In my original review of this documentary, I cited and recommended some writing by Eliot Weinberger that three of my editors regarded as irresponsible and unreliable and therefore something that shouldn’t be mentioned, along with some of my own pronouncements. Readers who would like to judge this matter for themselves can read my unedited draft, which I’ve added below the published version. The edited version appeared in the February 7, 2003 issue of the Chicago Reader. — J.R.
Power and Terror: Noam Chomsky in Our Times
*** (A must-see)
Directed by John Junkerman.
As a work of cinema, John Junkerman’s documentary about Noam Chomsky doesn’t set the world on fire. The film is a prosaic compilation of interview footage of the linguist and political analyst in his office at MIT intercut with footage of him speaking in Palo Alto, Berkeley, and the Bronx last spring. He’s also shown chatting with students about U.S. foreign policy, the “war on terrorism,” and representations of both in the American media. Unlike Mark Achbar and Peter Wintonick’s Manufacturing Consent: Noam Chomsky and the Media (1992), a Canadian film that’s well over twice as long, Power and Terror: Noam Chomsky in Our Times doesn’t try to offer a comprehensive portrait of its subject or a wide-ranging survey of his thought. Yet Power and Terror kept me interested for its full 74 minutes with a series of surprises. Here are four I found especially noteworthy:
(1) It’s a Japanese film — beginning and ending with and frequently accompanied by Japanese pop songs, all by Kiyoshura Imawano. (None of the songs are subtitled, though English words pop up in the lyrics intermittently.) Junkerman — an American filmmaker based in Tokyo and working with a Japanese producer and mainly Japanese crew — has focused on Japanese subjects in four of his previous half-dozen documentaries. Here the most obvious Japanese angle is an emphasis on Chomsky’s critique of the imperialist excesses of Japan, principally its cruel treatment of the Chinese. More subtle and yet more crucial is that although the on-screen audiences are American, the film addresses its American viewers as members of a global community. I can’t even imagine a member of the Bush team speaking to us in this fashion. The film offers a small taste of the sort of discourse that’s been going on lately outside the U.S. — and not only in Japan.
Junkerman declares in the film’s press book that in the early aftermath of 9/11 he was “startled to hear that some 95 percent of Americans — and 100 percent of opinion makers — had taken up the call to arms.” As a member of the dissenting 5 percent, he writes, “I felt lonely and disheartened. Had we learned nothing from 15 years of fighting a delusionary war in Vietnam? Did no one stop to question whether military force was the answer to terror?”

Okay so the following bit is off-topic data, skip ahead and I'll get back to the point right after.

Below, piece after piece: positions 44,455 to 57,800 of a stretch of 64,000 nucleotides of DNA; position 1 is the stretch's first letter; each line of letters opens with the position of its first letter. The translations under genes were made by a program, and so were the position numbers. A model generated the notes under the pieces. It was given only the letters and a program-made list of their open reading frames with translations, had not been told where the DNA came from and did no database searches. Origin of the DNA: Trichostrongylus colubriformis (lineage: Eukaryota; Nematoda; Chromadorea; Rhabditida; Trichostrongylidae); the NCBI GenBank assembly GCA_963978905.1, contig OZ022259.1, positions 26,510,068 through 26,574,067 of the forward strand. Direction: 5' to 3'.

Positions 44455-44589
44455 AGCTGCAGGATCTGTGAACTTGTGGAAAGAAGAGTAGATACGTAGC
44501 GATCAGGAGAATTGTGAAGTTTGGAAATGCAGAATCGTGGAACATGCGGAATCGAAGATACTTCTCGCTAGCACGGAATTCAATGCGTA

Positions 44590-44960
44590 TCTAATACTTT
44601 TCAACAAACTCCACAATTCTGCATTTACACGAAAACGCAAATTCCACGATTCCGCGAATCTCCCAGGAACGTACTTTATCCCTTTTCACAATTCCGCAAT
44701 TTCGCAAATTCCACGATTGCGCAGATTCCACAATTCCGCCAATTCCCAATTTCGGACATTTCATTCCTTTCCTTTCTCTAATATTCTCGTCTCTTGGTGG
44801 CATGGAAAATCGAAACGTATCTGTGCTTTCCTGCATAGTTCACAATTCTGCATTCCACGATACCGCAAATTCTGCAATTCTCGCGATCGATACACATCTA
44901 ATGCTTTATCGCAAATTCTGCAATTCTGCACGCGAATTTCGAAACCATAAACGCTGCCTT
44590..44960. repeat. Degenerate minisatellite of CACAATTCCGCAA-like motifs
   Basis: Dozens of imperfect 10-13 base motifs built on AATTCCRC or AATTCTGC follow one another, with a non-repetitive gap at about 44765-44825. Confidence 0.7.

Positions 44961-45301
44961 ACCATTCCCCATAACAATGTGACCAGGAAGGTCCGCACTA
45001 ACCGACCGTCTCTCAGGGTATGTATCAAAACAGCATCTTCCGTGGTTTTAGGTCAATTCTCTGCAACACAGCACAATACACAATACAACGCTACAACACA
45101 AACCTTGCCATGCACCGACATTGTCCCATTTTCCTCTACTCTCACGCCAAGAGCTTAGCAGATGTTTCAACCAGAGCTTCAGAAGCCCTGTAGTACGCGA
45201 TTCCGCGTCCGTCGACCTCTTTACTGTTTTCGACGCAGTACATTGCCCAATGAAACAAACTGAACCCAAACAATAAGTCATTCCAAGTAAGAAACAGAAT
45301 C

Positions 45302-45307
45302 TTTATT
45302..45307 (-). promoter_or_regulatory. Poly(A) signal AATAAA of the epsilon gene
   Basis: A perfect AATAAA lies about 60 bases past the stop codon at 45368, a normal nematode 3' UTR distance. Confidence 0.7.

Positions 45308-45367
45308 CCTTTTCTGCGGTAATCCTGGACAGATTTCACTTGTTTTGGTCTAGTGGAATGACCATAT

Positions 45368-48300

I share Junkerman’s sentiments, though I wonder whether the prowar consensus he describes isn’t more apparent than real. Surely the statistics he quotes are as questionable as the numbers generated by Hollywood test-marketers, whose polling methods privilege knee-jerk consumption patterns over taste, loaded questions over open-ended inquiry, and fleeting impulses over long-term convictions. (When Peter Bart, the editor of Variety, recently vented his disdain for American movie critics who develop their own, idiosyncratic ten-best lists instead of conforming to the orthodoxies and complacencies of the studios and the Oscars, it reminded me a little of Bush telling the world, “You’re either with us or against us.”)
A more genuine consensus created in the wake of 9/11 is a global one that rejects American military unilateralism. The degree to which Bush has inadvertently strengthened this sense of community outside America is made palpable, and one of the film’s most precious gifts is its invitation to Americans to join this company.
(2) Power and Terror is not the America-bashing exercise one might expect when the subject is Chomsky. In part that’s because Chomsky’s views have been more often parodied than understood — thanks in no small measure to the efforts of neoconservative critics like Norman Podhoretz and Christopher Hitchens. Here Chomsky emphasizes that imperialist powers all tend to behave in the same way, that back when the British Empire was the one on top it was no better than ours is now (his criticism of Winston Churchill is especially withering). Chomsky also takes pains to note that, for all its hypocrisy, all its slogans about the “war on terrorism” and the “axis of evil,” the Bush administration is actually far more upfront about its intentions than the intellectuals who try to rationalize its policies.
(3) The film opens with a flurry of short printed quotations about Chomsky, one of which comes from the New York Times: “Arguably the most important intellectual alive… his political writings are maddeningly simple-minded.” Initially I laughed at this as a prime example of Times doublethink, but on further reflection I realized that it’s absolutely correct. But why should we value intellectuals in proportion to the abstruseness and complexity of their ideas? Chomsky’s simplicity is really lucidity; it has nothing to do with naivete and everything to do with expediency. Chomsky cuts to the chase.